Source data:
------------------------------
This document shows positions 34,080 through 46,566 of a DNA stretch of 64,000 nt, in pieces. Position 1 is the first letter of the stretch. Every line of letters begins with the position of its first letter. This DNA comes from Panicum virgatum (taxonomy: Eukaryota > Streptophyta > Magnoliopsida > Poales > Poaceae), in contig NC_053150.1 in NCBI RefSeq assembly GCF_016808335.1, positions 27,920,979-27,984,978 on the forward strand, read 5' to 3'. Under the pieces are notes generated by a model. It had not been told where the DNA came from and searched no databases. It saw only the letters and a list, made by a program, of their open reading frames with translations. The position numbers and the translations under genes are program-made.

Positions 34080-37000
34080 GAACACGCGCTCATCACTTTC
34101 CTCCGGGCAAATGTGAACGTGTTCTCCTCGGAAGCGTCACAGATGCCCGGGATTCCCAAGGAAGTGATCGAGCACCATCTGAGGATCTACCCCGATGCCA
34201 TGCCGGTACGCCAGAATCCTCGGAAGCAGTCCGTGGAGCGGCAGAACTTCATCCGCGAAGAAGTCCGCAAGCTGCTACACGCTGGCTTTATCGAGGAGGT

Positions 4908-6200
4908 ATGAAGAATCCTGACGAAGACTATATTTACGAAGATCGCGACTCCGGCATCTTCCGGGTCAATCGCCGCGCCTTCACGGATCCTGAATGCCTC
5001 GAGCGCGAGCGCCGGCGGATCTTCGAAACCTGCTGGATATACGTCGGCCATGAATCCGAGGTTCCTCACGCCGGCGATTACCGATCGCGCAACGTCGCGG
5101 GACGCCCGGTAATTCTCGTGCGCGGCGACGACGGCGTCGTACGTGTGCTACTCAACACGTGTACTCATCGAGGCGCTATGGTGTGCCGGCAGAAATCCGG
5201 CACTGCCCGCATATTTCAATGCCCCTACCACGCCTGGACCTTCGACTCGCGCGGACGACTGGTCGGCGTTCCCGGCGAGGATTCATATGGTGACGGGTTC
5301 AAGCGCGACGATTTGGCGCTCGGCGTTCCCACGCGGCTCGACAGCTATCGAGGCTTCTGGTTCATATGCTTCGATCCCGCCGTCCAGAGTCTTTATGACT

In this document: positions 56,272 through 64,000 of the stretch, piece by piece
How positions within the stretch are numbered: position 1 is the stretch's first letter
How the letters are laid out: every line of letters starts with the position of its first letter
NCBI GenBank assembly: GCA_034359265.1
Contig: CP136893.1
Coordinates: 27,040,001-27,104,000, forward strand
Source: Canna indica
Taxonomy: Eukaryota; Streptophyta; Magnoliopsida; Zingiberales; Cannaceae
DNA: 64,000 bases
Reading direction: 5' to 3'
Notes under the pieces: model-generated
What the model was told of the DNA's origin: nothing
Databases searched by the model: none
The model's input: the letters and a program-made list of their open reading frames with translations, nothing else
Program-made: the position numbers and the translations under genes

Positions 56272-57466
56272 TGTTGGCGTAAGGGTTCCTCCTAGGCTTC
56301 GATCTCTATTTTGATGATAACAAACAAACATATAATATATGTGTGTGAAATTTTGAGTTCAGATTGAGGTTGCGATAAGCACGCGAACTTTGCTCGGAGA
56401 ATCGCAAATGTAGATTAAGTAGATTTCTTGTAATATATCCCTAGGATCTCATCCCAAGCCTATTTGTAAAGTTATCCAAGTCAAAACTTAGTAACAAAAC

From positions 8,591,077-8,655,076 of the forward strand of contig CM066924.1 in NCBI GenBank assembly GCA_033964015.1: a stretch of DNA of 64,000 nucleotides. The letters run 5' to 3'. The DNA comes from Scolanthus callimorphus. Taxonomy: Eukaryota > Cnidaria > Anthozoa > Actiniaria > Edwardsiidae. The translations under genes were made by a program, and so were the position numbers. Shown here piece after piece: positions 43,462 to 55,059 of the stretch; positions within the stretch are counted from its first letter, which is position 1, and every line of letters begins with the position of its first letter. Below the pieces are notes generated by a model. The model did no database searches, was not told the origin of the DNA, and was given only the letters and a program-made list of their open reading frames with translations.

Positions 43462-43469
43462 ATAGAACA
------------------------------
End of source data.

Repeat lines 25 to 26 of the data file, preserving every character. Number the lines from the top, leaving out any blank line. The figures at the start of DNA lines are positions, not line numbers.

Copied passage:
The model's input: the letters and a program-made list of their open reading frames with translations, nothing else
Program-made: the position numbers and the translations under genes